- I found comfort and support in the black community which knows far too well what generational trauma is.
That fateful “X” meant death. The two blood-red lines sloppily meeting each other glistened in the afternoon heat, taunting her. Her bag slept off her sweat ridden back and onto the floor, but she paid no attention. Still clutching her hockey sticks, Mama used her eyes like a veil, too afraid that when she opened them again her death would be sealed. Mama’s breathing was heavy, her heart still racing miles from her hockey game that ended during halftime.
Still racing miles after having to evacuate her bus because it was being pelted by angry mobs, who wished to hurt ten-year-olds. Still racing miles from walking six kilometers to get to her house while every road stood deserted, while people looked out their windows wondering what a little girl with two hockey sticks in her hand was doing at a time like this. The 1993 Bombay riots meant that Mama and her family, the only Muslim family in her neighborhood would be a perfect target. The Muslim furniture shop owner whose shop had been marked with that same X was nowhere to be found. The sofas slit and tables split and lamps wrecked and mirrors shattered and beds broken and everything and everyone so so torn.
When I learned about my mother’s childhood, I felt intensely alone in a sea full of people who surely did not understand the story of generational trauma. My mother’s story is not a single one, it is a story of ongoing violence against India’s Muslims, and when I spoke about how this issue inspires me to raise my voice against injustices back home, I found comfort and support in the black community which knows far too well what generational trauma is.
Through my activism for minorities in India, I have noticed unmistakable parallels in the systematic oppression towards Black people in the U.S. and the abhorrent caste system in India. We speak often of Dr. King drawing inspiration from Gandhi’s nonviolent approach and perhaps even Dr. Ambedkar’s legacy which led youth from the slums of Mumbai to establish the Dalit Panthers in 1972, drawing inspiration from the Black Panthers and dedicated to abolishing caste from India as were Black Americans to rid the Unites States of racial discrimination, but why is it that today our South Asian community seems to not continue this legacy of solidarity.
One cannot speak of South Asian America without recognizing that it was built on the
backs of Black bodies during the Civil Rights movement. Black Americans supported South Asians to end racist immigration laws that limited immigration from South Asian nations to just 100 people per year. But it is unfortunate that even after having decades-old solidarity there still exists in our community anti-blackness and colorism that is constantly left unaddressed. As South Asians, we cannot complain about the racism towards us and anti-immigrant sentiment if we too or on the front lines of discriminating against others based on race.
I truly believe that all fights against oppression are interconnected and unless every South Asian is involved in this movement there are not enough people fighting. The struggle for equal rights and justice for Black people in this country is indeed our struggle too. The Black community has stood by the South Asian community as fierce allies and we are indebted to them far beyond measure. If people of color and the black community whose issues overlap here in the United States and in India cannot unite then it is a pity on us for not being able to overcome the anti-blackness and colorism in our own community. We are becoming the same aunties we promised never to grow up to be.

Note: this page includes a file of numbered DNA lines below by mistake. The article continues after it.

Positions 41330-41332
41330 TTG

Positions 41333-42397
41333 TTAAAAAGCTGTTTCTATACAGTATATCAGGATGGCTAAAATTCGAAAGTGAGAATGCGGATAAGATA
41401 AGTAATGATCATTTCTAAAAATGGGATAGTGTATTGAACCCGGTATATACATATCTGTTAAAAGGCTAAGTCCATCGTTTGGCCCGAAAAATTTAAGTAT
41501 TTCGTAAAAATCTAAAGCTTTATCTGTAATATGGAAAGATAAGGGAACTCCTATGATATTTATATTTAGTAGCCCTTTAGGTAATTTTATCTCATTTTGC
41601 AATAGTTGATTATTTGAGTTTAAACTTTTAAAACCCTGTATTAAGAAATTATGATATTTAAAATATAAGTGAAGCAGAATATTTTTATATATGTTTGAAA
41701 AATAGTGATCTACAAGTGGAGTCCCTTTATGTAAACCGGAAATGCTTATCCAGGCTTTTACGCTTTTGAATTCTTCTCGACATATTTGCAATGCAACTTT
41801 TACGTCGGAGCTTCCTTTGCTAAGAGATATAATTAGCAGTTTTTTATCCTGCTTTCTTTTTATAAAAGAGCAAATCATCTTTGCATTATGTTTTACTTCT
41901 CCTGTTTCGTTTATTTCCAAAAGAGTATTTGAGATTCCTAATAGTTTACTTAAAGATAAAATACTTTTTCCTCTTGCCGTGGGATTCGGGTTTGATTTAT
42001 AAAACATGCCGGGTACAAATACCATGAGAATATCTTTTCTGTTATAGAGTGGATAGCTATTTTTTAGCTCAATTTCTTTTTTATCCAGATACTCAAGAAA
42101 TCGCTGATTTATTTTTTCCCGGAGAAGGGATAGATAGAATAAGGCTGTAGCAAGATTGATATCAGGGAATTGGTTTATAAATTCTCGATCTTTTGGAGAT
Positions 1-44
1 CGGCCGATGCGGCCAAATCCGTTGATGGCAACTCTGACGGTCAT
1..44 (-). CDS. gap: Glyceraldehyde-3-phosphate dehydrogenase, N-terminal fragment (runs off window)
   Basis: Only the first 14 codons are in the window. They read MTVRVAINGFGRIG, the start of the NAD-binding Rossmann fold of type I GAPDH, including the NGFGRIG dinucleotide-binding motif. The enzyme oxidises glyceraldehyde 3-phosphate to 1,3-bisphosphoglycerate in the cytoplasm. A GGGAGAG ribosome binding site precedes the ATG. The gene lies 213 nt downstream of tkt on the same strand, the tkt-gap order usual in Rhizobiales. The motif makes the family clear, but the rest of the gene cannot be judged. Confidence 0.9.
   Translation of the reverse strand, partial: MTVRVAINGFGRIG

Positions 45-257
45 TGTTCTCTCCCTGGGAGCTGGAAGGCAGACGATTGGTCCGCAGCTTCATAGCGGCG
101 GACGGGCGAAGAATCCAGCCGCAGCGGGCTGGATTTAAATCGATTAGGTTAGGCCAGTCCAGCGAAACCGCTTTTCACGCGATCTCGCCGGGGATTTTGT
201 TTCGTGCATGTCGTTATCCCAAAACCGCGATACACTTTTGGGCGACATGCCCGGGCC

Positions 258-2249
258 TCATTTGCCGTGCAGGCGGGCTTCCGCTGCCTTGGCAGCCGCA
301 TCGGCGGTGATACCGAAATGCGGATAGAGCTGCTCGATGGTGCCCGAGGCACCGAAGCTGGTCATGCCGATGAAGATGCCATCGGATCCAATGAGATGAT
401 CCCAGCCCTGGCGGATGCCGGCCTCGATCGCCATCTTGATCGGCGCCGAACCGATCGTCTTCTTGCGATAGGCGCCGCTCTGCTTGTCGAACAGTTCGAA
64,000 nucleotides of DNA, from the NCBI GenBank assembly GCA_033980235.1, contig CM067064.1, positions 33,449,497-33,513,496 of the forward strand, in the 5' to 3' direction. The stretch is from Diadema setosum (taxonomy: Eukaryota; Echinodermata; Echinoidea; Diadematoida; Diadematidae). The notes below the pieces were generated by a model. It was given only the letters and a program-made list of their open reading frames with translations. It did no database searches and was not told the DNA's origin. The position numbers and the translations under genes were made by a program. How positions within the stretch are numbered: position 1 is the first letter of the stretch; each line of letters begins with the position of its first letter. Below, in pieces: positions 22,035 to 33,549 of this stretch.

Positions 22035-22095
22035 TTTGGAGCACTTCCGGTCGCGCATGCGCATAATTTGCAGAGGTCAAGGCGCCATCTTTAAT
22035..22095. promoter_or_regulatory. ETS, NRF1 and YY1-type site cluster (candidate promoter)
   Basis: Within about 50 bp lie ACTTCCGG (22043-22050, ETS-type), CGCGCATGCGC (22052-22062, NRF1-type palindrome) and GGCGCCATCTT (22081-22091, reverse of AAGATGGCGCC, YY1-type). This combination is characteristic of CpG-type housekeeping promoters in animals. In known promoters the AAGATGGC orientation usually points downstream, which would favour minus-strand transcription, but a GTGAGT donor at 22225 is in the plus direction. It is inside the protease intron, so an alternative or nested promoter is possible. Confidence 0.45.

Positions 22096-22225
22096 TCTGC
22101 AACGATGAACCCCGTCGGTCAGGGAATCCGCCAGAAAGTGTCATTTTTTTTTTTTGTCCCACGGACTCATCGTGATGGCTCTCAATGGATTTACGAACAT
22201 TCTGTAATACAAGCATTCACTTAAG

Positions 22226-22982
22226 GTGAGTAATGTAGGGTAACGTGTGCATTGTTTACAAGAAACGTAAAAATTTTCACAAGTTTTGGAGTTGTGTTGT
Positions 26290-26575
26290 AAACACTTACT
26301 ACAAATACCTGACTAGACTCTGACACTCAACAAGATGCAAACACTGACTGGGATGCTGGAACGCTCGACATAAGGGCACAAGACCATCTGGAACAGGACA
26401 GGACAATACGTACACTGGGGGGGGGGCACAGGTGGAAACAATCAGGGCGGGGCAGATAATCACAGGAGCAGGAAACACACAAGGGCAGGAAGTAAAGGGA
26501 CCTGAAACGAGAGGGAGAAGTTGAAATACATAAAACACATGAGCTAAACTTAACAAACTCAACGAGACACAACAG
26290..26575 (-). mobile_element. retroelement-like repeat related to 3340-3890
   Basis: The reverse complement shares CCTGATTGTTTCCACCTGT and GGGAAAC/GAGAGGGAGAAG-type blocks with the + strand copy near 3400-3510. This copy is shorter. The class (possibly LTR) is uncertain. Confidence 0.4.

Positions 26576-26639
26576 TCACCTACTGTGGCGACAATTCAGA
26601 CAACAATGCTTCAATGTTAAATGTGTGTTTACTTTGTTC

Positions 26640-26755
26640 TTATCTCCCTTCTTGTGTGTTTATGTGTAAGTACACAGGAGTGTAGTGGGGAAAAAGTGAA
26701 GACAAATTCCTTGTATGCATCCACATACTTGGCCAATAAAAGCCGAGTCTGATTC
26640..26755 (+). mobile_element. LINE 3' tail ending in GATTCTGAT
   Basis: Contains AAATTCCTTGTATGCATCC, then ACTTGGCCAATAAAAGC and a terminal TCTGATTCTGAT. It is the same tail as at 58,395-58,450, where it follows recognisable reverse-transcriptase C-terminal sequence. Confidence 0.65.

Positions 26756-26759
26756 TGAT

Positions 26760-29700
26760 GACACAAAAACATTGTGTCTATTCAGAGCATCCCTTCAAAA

Mama tells me the story of what happened to her in 1993 the same way she tells me what she cooked for dinner, or what the new episode of our favorite Turkish drama was about, or what time we have to go to the school’s fundraiser. This is Mama’s normal, and I do not know how to tell her that this is not normal. Normal is anything but having to hide on the terrace of your house waiting to be killed. Normal is anything but having your father hand you pepper spray while saying, “If they come near you, you use this; Shrin, do you hear me? You will not die without a fight.”
Normal is anything but rejoicing when the armed men surrounding your house at night see the silhouettes of you and your two sisters, ten cousins, and father and leave because they think you too are armed adults ready to fight. But to Mama this is normal and that is why I fight so no little girl grows up thinking that the violence against their people is normal.
That it is as Mama says “the price that had to be paid.” We the South Asian community and the Black community know the struggle of paying the prices of our freedom with the blood of our ancestors and we cannot let their fight be in vain.
(Top photo: A file photo taken during the 1993 Bombay riots)
Aminah Ahmed is a social activist, talk show host, youth leader and public speaker. This essay was declared first runner-up in the high school category at an arts and essay contest organized by Hindus for Human Rights and the Indian American Muslim Council.